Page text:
My Half-Life 2 Mod Begins (Jerz’s Literacy Weblog)
I’ve finally knuckled down and started making a serious effort to teach myself how to create a Half-Life 2 mod.
A “mod” is a user-created expansion to a commercial game. Perhaps the most famous of these is Day of Defeat, a total-conversion mod that turned Half-Life (a sci-fi horror FPS) into a WWII military simulation. To get some sense of what it’s possible to do in Half-Life 2, take a look at A Few Good G-Men, which re-creates the famous “You can’t handle the truth!” confrontation between Jack Nicholson and Couch-Jumping Boy. (The example is not realy a game mod, but rather an example of machinima, but it really sold me on modding with HL2.)
I’ve got several ideas kicking around for what I might do, and my dean didn’t actually laugh in my face when I asked her whether it might be possible to get some release time to invest in this project. But for now I’m just trying to teach myself the basics, so that I’ll be able to introduce modding in this fall’s “New Media Projects” course.
Valve is the name of the company, and Steam is the delivery system. If you buy a copy of a Valve game such as Half-Life 2, it comes with a Software Developer’s Toolkit (SDK) that includes an editor for creating and coding 3D environments, and FacePoser — a tool for manipulating the facial expressions (and gestures) of the 3D characters that make up the Half-Life 2 world.
Last year, I put some time into learning the SDK for a competing product, Deus Ex. When I learned that the Deus Ex 2 game would not ship with an SDK, and that none was going to be available, I jumped ship. I did so reluctantly, because the Deus Ex mod tools included the Conversation Editor, a drag-and-drop tool that permitted the modder to assemble complex conversation trees. Since I’m a big fan of old school text adventure games (better known as interactive fiction) , most of the uses I can think of for mods involve at least some level of NPC interaction.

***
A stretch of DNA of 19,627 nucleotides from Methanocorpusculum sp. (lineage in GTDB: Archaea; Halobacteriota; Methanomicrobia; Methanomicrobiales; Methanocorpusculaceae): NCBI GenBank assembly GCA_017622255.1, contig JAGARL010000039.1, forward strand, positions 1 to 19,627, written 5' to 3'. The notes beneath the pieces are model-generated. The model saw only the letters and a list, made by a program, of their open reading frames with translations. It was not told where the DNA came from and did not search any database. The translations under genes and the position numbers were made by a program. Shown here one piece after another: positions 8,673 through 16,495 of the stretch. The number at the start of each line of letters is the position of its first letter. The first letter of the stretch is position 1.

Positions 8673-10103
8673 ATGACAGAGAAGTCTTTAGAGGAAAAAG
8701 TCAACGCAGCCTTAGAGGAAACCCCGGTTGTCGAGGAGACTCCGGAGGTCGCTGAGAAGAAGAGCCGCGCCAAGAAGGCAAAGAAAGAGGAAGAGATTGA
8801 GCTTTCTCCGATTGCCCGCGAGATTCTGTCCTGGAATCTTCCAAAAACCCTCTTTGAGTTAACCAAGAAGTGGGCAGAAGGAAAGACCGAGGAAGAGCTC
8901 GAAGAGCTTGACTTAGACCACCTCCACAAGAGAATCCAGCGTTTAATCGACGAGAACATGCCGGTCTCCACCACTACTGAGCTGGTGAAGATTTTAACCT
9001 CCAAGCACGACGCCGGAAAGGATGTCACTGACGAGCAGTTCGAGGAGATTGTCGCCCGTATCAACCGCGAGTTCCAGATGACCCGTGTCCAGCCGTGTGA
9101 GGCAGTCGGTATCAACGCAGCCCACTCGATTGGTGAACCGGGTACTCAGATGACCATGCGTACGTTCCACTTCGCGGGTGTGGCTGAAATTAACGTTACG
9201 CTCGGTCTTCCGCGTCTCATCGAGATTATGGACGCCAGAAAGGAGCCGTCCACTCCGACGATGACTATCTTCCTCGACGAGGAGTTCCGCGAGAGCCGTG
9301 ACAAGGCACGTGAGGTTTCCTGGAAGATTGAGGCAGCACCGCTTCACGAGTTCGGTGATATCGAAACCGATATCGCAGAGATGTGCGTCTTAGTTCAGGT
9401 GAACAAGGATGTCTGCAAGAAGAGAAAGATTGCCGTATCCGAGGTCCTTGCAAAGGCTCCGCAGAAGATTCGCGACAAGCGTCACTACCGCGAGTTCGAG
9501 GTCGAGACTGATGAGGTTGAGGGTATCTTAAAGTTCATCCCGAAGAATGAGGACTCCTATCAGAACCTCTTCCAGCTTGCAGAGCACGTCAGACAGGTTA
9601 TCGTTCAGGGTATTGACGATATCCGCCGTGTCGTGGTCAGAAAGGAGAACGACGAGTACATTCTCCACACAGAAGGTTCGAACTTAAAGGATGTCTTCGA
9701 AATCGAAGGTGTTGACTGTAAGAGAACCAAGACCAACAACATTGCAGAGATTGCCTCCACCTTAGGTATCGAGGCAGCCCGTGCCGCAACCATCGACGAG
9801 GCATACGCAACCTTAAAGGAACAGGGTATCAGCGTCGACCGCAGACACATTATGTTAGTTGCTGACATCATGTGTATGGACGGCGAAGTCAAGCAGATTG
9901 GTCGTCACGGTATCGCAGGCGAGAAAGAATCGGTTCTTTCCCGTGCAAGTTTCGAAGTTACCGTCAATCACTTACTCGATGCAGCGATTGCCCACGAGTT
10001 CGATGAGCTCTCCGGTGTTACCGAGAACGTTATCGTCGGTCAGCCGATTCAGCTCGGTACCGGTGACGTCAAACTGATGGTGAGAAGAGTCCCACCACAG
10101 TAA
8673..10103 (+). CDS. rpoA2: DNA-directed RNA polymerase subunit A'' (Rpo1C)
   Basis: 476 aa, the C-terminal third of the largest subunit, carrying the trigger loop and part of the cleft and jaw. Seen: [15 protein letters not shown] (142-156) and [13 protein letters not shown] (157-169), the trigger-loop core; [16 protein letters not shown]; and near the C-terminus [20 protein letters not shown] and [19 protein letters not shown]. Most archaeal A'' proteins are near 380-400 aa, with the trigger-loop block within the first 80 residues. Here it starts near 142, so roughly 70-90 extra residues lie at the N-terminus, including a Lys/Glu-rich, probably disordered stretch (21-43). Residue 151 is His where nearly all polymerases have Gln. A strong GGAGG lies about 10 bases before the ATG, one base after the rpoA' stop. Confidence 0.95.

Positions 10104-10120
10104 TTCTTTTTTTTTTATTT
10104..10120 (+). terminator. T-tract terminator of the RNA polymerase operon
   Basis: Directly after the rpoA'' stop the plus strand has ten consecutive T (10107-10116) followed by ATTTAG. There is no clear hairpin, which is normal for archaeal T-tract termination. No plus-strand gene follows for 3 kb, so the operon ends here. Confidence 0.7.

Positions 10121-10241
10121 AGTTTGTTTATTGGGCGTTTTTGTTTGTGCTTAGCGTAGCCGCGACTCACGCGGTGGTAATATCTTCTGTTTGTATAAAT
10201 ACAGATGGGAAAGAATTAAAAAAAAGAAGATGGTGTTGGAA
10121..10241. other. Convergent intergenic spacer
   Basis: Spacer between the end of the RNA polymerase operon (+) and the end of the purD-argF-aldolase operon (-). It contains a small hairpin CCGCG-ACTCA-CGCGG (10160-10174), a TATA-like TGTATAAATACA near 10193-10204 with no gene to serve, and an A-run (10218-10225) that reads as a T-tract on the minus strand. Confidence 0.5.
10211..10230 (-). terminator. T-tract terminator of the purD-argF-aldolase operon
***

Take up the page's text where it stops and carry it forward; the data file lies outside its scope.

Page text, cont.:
Morgan Gordon (duh!) Freeman, the protagonist of Half-Life 2, is a man of action. He doesn’t speak at all during the game, and there are no dialogue-related branches (where the player is given the chance to say either “Yes, I’d love to clear the spiders from your basement for a paltry few coins,” or “Hand over all your gold and I’ll consider letting you live”).
I’m actually a little nervous about this choice. Since the Half-Life 2 SDK includes all the source code, I’m confident that it’s possible to insert some kind of interaction via a pop-up window, but I think I’d really need an experienced programmer to do that. At this state, I may just have to create translucent slabs with buttons on them, that float down from the ceiling and hover in front of NPCs whenever you need to make a choice. Maybe I could create my own custom weapons, named “A, B, C, D and E,” and the player could cycle through them and shoot at a floating icon of some sort.
I accomplished quite a few things on my “to do” list this weekend. I’ve created a simple room, lit it, applied some of the pre-fab textures (such as a stone floor and a brick wall), surrounded it with a skybox (a wraparound background image representing the sky and other distant scenery, on which all the 3D objects are placed), and put in a few props and NPCs (all of them used somewhere in Half-Life 2).
Since the educational mods I’m thinking about won’t feature any combat, I’ll need to modify the default behavior of the various NPCs. Eventually I’ll want to modify the appearance of the NPCs, but for the time being I’ll work with what I have.
I’ve carved a hole through a solid wall, though I haven’t yet figured out how to insert the pre-fab window frame into that hole. Pretty soon I’ll probably try to make a door that opens and closes when touched.